”Världens fabrik har vänt – Kina exporterar inflation”
Kina har rapporterat de största kostnadsökningarna i sin tillverkning på över ett decennium. Samtidigt har fraktkostnader ökat och yuanen stigit i värde. Hittills har kinesiska företag absorberat det mesta av ökade kostnader, men på sikt kan priserna för köpare öka på allt från telefoner till madrasser. Länge har Kinas låga löner gjort varor över hela världen billigare. Men nu oroas investerare och företag över att ”världens fabrik” har börjat exportera inflation, skriver The Economist.
Soaring factory prices in China add to global inflation fears
Long a source of cheap goods, is China now exporting higher prices?
The Economist, June 9th 2021
ERIC ZHU, an international sales manager at a Chinese forklift-maker, has just sent his second letter of the year to customers, explaining that prices are going up once again. “We need to share some of the price increases with our partners. We cannot absorb them all ourselves,” he says. “The world is crazy now.” Although not standard economics terminology, crazy is a good description for the price movements now coursing through global markets. Inflation in America is running at its fastest since 2008. Energy and commodity prices have soared. And as Mr Zhu can attest, investors and company bosses are worried that China, the world’s workshop, is itself starting to export inflation.
It is easy to see why people are concerned. On June 9th China reported that factory-gate prices rose at an annual rate of 9% in May, the highest in more than a decade. That, together with soaring shipping costs and a stronger yuan, will probably push up the prices of made-in-China goods, from phones to futons. Chinese imports in America already cost 2.1% more in April than they did a year earlier, the fastest rise since 2012 (see chart).
Yet the danger of China-exported inflation can be overplayed. Only part of the rise in its producer prices can be directly attributed to China. Its strong economic recovery was led by investment in homes and infrastructure, which pushed up the price of steel. In order to meet green targets, the government has reined in both coal and steel production. Officials have also vowed to crack down on “excessive speculation” in domestic commodity futures, suggesting that this aided the run-up in prices.
The bulk of the price pressures instead reflects the peculiarities of the covid-clouded world. The global demand for consumer goods — things you can buy online while confined at home — soared during the past year. Chinese exports are about 20% higher than their pre-pandemic trend, and factories have struggled to keep up with all the orders. Disruptions to global commodity supplies, such as lockdowns that limited copper mining in Chile and Peru, have also pushed up prices.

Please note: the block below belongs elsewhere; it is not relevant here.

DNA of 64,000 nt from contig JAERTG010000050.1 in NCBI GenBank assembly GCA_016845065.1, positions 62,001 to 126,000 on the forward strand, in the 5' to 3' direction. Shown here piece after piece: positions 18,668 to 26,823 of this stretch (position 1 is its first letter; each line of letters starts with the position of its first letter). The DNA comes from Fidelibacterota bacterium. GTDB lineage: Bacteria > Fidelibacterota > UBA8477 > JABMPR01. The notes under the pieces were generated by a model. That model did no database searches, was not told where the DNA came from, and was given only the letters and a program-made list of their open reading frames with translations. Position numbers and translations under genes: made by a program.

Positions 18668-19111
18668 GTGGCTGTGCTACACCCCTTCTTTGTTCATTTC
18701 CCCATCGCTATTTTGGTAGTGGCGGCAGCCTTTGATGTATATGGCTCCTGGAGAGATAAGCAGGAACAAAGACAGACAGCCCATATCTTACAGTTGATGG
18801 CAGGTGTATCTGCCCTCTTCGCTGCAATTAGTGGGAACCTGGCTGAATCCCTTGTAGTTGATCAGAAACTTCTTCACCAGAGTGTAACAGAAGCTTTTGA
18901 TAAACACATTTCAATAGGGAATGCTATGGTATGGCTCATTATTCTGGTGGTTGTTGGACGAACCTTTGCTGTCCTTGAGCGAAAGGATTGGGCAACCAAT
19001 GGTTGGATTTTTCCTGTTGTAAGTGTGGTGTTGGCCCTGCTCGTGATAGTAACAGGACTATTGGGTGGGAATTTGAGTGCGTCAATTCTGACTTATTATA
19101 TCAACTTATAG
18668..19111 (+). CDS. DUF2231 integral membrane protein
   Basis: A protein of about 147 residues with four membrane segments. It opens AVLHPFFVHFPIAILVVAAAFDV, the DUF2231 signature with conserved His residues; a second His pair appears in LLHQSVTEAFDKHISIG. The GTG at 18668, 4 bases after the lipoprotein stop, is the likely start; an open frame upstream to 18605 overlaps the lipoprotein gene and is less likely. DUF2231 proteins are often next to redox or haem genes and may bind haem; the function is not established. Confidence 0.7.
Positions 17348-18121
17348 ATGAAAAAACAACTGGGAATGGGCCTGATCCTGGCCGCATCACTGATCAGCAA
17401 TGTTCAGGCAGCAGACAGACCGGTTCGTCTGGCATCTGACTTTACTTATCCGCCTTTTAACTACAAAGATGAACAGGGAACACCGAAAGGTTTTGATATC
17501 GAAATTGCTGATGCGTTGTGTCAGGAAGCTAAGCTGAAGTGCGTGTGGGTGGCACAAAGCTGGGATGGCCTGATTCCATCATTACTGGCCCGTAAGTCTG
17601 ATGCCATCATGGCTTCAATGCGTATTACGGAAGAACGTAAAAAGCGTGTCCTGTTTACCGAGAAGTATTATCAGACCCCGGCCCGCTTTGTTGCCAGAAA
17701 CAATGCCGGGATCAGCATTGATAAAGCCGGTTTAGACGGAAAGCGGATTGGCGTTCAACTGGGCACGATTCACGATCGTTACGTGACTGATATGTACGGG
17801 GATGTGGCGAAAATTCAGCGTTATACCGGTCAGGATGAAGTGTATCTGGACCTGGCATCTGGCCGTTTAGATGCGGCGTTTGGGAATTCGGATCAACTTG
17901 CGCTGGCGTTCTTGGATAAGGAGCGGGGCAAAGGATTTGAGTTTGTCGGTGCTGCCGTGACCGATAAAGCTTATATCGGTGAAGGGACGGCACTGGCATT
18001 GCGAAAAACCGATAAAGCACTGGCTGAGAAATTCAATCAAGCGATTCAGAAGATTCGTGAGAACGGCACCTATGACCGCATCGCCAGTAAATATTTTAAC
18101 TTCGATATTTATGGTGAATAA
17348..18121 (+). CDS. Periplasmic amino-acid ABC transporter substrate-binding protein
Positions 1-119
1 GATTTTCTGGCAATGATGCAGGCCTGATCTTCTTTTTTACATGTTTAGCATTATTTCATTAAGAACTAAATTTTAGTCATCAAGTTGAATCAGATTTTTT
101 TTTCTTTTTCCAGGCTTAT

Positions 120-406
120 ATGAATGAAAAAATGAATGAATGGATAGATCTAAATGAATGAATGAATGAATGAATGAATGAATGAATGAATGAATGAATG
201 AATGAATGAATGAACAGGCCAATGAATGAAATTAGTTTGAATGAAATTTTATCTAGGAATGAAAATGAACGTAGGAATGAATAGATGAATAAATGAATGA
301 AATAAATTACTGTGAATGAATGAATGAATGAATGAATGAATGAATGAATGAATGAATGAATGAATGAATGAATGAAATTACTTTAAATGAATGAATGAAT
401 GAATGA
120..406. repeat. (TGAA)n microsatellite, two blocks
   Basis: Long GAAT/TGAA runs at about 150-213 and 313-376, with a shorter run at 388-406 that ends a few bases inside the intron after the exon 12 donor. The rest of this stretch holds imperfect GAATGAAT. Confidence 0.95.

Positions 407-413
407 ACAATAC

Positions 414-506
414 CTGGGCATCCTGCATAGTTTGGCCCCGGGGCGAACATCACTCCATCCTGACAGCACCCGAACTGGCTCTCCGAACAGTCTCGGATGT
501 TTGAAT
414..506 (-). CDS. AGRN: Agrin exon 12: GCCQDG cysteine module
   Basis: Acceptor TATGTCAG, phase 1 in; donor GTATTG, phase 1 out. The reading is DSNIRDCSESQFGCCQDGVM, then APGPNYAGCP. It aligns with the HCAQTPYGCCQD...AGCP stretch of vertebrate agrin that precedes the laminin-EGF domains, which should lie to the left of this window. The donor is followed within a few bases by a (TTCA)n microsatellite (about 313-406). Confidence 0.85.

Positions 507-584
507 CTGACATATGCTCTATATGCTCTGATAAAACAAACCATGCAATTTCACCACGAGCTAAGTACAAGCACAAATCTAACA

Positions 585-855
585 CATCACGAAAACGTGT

Rather than transmit the shock, Chinese companies have absorbed much of it. Compared with the end of 2019, before covid-19 upended the world, factory-gate prices in China have risen by nearly 6%. But an index measuring the cost of manufactured consumer goods in China went up by just 0.6%. Companies have had to get by with thinner margins. No wonder Mr Zhu wants to share the pain with customers.
Taking a longer view, some analysts think that China’s ageing population will transform it into an inflationary force.
Moreover, the policy environments in China and America are very different. Unlike the Federal Reserve’s dramatic monetary easing, the People’s Bank of China has been far more conservative. Cautiously, it has started tapering its support measures. This may be one factor in the divergence between the two countries’ inflation trajectories. In America, “core” consumer prices, excluding food and energy, rose by 3.1% year-on-year in April, the highest rate since 1992. In China, the core index rose by just 0.9% year-on-year in May. (The central bank can also thank farmers for helping quell inflation. A recovery in pig stocks after an outbreak of African Swine Fever has brought pork prices down by nearly a quarter compared with last year.)
Taking a longer view, some analysts think that China’s ageing population will transform it into an inflationary force. In the early 2000s, low wages in China helped make consumer goods cheap around the world. That suggests that shrinking labour supply and rising wages in China should have the opposite effect. Yet this is not so clear-cut. Low-end manufacturing is already moving to cheaper places like Vietnam and Bangladesh. A rapid increase in automation in China has helped restrain prices.
For now, though, the pressing question is whether China’s input-price inflation will be transitory or more enduring. The answer lies outside China. As the vaccine roll-out gains traction and something closer to normal life resumes in America and Europe, people are likely to spend more on services such as tourism and eating out, not just on goods bought online. That would ease the pressure on commodities and, by extension, on China’s factories.